During her presentation, the artist’s hand, holding a two-inch flat brush, danced across the canvas to the beat of music, dipping that paintbrush in a succession of primary colors, working intuitively and discarding brushes along the way.  She would grab another and another in an attempt to prevent the inevitable muddiness that can occur using this process, as she had mentioned prior to her start.  She lets go of pain, hurt, and the past and focuses on the now.  In the present moment, her hand guides her emotional healing sparking the flow of spirituality and inner peace.

Sabene teaches this method in her studio gallery, the Liverpool Art Center, located near Onondaga Lake Parkway in Liverpool, New York.  For more information on Sandra Sabene and her style visit www.artbysandra.com.

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Both artists create non-representational work.  Both connect to their inner spirit as they work.  Laura Stisser’s work looks to use a marbleizing technique.  She is evolving as an artist (she is a Sabene disciple) while also selling Young Essential Oils in her spare time, as well as making a living as a professional actor!  Connect with Laura Stisser at www.laurastisserart.com.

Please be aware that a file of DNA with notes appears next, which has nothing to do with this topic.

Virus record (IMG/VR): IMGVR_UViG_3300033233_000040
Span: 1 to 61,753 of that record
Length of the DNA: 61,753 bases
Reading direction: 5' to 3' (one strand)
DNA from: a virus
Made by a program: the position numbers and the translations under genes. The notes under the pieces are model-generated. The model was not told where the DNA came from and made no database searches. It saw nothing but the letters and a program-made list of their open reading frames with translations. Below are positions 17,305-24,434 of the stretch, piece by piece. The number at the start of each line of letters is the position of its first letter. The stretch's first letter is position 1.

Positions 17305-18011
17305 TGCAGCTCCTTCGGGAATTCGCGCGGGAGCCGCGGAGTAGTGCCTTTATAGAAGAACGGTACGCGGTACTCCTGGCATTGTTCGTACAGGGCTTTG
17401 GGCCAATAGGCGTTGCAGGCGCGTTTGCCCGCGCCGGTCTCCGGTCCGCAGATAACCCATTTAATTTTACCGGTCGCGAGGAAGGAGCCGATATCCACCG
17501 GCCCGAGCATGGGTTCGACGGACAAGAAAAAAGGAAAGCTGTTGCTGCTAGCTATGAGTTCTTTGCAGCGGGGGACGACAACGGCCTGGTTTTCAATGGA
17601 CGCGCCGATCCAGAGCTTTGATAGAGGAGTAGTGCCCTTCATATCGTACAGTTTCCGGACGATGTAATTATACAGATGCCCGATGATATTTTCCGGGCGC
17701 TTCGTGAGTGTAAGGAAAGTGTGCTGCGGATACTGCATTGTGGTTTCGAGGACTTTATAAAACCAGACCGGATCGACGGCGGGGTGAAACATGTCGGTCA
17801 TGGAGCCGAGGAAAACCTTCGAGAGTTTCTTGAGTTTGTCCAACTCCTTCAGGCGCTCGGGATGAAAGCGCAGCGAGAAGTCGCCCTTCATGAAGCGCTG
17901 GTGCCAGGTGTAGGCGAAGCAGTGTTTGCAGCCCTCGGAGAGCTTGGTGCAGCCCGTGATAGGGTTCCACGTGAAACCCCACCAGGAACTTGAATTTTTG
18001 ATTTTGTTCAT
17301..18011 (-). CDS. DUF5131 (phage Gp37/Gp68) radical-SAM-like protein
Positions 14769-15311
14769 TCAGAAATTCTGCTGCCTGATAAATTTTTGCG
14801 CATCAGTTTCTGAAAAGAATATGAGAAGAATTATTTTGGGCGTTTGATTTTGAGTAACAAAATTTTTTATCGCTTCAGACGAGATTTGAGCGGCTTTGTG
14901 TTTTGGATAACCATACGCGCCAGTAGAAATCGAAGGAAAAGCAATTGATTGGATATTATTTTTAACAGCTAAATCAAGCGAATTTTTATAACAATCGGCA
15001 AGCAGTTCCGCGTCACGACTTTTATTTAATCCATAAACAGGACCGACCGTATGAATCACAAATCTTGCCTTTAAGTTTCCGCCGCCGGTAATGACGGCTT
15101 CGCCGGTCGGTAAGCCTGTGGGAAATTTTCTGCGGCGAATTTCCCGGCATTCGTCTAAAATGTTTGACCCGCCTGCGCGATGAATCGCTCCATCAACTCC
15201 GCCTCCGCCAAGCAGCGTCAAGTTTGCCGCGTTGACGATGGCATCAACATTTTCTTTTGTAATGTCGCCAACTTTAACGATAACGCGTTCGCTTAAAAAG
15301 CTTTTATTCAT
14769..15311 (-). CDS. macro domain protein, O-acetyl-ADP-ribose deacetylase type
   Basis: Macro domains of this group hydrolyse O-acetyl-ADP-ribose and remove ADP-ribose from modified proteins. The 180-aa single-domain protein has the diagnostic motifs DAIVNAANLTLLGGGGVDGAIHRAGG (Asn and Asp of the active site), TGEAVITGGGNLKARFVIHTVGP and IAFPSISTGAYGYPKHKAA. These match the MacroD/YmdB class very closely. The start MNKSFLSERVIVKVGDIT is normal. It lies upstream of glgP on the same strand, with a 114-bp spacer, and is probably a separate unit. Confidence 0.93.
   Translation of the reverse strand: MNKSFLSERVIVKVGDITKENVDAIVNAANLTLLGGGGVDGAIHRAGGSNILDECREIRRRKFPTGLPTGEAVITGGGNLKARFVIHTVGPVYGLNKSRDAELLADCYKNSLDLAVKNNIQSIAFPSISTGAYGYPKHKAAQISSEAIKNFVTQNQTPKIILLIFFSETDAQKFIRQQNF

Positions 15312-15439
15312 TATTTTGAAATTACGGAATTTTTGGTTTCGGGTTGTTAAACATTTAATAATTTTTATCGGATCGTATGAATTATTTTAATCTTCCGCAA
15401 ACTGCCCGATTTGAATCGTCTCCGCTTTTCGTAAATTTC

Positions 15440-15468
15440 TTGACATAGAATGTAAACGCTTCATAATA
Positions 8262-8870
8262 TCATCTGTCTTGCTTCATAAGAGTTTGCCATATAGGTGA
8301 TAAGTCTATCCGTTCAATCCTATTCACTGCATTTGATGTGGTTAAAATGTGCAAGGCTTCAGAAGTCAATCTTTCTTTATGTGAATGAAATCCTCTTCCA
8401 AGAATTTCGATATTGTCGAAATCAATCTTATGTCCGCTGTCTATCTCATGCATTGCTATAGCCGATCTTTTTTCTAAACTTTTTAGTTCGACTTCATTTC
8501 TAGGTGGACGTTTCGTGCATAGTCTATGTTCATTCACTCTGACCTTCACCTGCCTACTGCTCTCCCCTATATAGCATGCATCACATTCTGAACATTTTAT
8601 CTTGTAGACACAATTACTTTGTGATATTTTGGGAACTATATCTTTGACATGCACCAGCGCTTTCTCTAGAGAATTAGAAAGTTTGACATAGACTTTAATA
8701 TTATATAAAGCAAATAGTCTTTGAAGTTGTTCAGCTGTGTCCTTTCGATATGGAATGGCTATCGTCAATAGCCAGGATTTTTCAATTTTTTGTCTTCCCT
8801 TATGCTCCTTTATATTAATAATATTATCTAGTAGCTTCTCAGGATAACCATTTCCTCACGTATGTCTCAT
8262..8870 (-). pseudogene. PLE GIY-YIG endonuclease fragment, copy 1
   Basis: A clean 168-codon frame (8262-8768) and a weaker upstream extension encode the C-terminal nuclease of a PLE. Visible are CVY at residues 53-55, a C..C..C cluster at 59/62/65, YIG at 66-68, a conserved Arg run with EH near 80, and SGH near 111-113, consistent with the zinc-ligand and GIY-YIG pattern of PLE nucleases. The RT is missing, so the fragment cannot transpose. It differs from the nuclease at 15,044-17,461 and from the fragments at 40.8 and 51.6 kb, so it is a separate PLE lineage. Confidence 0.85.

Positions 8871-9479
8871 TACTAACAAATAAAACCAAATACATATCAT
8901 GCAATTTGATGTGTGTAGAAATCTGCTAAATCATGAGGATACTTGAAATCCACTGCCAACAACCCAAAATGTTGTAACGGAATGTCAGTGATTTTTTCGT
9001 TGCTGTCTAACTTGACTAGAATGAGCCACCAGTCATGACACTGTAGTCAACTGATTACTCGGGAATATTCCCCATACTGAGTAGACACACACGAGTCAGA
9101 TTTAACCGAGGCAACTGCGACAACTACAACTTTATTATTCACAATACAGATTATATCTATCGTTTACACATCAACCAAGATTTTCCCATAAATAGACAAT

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The show is titled “A Soul on Fire…is the most powerful force on earth”.  The Roji Tea Lounge is located at 108 East Washington Street #2, Syracuse, New York.  Visit www.rojitealounge.com for information such as their latest menu and hours of operation.